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Fanatical about the violin

As Aleksey Semenenko prepares for a Wigmore Hall recital with Artem Belogurov on 8 November, including American repertoire from their new SACD, Crossroads, he explains how the programme came about and reveals the influences on his violin playing

What was your experience of making your new recording?

One of the great things about playing modern music is that you can get to know and understand the composers, and it was a privilege to work closely with Tony Schemmer and Paul Gay. They were both present at the recording sessions and were able to explain how they wanted details. They had precise comments and wishes for a certain stroke or character, or they would describe what the music is about. Sometimes they even agreed with our suggestions.

The process of working with a composer is fascinating and proves that there is a freedom of interpretation, whether you’re working on pieces from the 21st century, or the 17th or 18th centuries. As artists, we sometimes think we are restricted by the notes on the page, but when you work with living composers you realise that many things are open. A composer can’t transmit everything they mean through the score, and that’s as true now as it was 300 years ago – a score is basic and if you only play what it says, the music is dead. Sometimes composers even change the score if they like what you’ve done. You have to know the rules of the time, but within those rules you are afforded a freedom – it’s all a question of taste.

How do you go about learning new music?

When I first learn a piece I take the score and try to analyse what it’s about – to feel it. Some players do it from their brains first and then go into the music – I try to do it with my heart right away, but also analysing the score, without the instrument. Where does the phrase lead, what is the mood, what is the structure, what is the harmony?

At school I enjoyed studying harmony and it is one of the essential aspects of my approach to playing. I work from the orchestral score on the piano. By playing the whole harmony and hearing all the voices, you can understand and feel it in several dimensions rather than one flat plane. That makes it easier to be open to change your mind as you shape phrases, so although when I'm on stage, I usually have a plan, I'm not afraid to turn away from it.

You have to be open to other people, interpretations, imaginations, personalities. It’s teamwork, and something different always happens

What do you enjoy about chamber music?

I enjoy chamber music because performances never turn out as you imagine in your practice room on your own. You have to be open to other people, interpretations, imaginations, personalities. It’s teamwork, and something different always happens. It teaches you how to collaborate with people, how to feel a whole bouquet of sounds, rather than it just being you. It’s very special, and nothing like playing with an orchestra.

How did you discover classical music?

My father brought me into classical music. He was a bass clarinettist in the Odessa Philharmonic Orchestra and it was his choice for me to start the violin when I was 6. I was lucky to have a great teacher in Odessa, Zoya Merzalova, who taught Yuri Bashmet. She’s now in her 80s and we’re still in touch. She has an incredibly effective method for teaching beginners how to hold the violin and get the most out of the instrument. She was always searching for a warm, unforced sound, even in wild, dramatic places. She never pushed her own interpretations on us, but taught us how to phrase music, and the elements of good taste, so that all her students could find their own way. She developed within us a way of playing with feeling but also intelligence, so that the lines and structures are always logical.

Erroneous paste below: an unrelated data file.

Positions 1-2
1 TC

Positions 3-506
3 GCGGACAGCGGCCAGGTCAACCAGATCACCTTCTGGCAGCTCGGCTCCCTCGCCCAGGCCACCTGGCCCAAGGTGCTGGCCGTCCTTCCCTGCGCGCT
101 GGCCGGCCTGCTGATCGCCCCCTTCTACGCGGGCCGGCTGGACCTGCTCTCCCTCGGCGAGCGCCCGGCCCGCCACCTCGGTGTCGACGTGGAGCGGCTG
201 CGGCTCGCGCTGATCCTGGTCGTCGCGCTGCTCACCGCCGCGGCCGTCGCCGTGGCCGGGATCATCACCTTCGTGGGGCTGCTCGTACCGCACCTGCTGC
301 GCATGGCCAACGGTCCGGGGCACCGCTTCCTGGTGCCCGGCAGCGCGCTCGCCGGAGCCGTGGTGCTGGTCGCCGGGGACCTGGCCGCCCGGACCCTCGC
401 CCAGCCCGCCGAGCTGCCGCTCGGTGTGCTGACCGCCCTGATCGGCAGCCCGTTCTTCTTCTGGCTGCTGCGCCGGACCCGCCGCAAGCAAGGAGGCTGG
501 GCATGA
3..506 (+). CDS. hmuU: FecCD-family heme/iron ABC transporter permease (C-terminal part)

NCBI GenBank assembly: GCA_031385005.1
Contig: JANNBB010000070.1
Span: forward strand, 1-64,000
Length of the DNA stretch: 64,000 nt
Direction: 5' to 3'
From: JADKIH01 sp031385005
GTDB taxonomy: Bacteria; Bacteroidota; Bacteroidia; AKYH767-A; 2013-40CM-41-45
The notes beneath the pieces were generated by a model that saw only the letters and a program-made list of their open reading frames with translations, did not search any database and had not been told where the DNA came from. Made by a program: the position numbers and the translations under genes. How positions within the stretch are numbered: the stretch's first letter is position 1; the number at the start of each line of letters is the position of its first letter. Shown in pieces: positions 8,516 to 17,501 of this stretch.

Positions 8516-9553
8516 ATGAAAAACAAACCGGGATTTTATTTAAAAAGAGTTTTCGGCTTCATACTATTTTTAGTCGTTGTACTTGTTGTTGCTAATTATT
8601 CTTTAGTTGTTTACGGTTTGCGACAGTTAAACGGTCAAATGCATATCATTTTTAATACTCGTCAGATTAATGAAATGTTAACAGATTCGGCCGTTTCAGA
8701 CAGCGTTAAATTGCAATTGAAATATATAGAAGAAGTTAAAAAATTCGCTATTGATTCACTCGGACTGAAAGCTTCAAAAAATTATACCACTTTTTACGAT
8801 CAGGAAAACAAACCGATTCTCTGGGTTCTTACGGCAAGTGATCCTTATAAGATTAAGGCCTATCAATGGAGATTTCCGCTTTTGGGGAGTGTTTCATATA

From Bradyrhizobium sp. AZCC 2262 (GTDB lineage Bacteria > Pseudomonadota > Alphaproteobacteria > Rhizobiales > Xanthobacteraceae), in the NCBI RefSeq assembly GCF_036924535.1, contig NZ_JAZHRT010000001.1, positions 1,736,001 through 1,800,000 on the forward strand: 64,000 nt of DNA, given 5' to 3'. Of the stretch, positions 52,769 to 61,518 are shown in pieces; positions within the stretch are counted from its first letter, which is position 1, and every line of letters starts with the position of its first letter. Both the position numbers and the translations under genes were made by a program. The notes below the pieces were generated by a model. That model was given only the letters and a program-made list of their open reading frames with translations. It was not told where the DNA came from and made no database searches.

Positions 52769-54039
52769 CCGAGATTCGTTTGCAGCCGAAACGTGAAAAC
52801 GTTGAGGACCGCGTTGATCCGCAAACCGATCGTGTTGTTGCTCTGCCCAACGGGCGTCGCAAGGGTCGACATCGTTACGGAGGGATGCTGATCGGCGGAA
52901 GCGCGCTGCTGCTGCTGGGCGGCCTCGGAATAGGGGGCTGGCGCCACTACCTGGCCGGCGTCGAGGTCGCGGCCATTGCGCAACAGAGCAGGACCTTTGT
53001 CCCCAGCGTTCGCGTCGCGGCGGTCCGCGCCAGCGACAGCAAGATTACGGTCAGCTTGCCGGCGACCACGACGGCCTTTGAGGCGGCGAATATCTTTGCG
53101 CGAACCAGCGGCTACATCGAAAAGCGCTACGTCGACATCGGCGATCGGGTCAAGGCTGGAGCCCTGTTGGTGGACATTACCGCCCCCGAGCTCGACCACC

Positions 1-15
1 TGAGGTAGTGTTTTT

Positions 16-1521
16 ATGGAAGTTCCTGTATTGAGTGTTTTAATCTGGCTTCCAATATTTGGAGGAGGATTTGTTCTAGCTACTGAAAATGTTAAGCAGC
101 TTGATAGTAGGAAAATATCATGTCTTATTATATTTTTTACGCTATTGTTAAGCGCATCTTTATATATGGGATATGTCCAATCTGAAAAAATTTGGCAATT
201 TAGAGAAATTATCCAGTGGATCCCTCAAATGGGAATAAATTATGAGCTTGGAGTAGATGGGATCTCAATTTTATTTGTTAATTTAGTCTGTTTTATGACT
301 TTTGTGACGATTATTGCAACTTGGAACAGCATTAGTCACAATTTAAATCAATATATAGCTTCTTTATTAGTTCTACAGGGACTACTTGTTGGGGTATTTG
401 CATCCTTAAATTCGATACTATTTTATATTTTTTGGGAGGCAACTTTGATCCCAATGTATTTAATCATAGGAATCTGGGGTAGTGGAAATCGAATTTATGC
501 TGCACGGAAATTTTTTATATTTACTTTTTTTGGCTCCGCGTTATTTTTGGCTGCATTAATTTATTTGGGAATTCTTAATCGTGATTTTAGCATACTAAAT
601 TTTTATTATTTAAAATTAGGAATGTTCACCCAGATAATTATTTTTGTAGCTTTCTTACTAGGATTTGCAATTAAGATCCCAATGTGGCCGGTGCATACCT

My father and I would watch Perlman playing chamber music and solo pieces in amazement, and that was a trigger

I wasn’t a wunderkind when I started. I wasn’t playing the violin for myself at that stage. When my father was away I didn't practise – I would sit at home and only pick up the violin when he came home. We had a VHS documentary about Itzhak Perlman – ‘I Know I Played Every Note’. There was no translation, so I didn’t understand a word he was saying, but I felt it very deeply. My father and I would watch Perlman playing chamber music and solo pieces in amazement, and that was a trigger. My father also had audio cassettes with selections of music, including one with excerpts of Mozart operas and concertos. He would sit there, stunned by it, and I would see that and feel the music as well.

When puberty started, the violin was far from my mind. Back then there were no mobile phones and I would go out and spend the whole day walking. It was only when my dad passed away when I was 15 that I started to play the violin for myself, and that I became fanatical about the violin. From that point my teacher helped to bring me into a deeper, more musically developed world.

How do you feel when you’re on stage?

I’m mostly an introvert – with some ambitions to be an extrovert – but when I’m on stage I feel the flow of energy with the audience. It’s an active process, but the energy also comes back from them. I love that moment on stage and the morning after a successful concert – they make all the work and mental worry pay off.

Aleksey Semenenko’s Wigmore Hall recital will be live streamed on the venue’s YouTube channel and broadcast as BBC Radio 3’s Lunchtime Concert at 1pm GMT, Monday 8 November. He also performs chamber music at the Bath Mozart Festival on 18 November.

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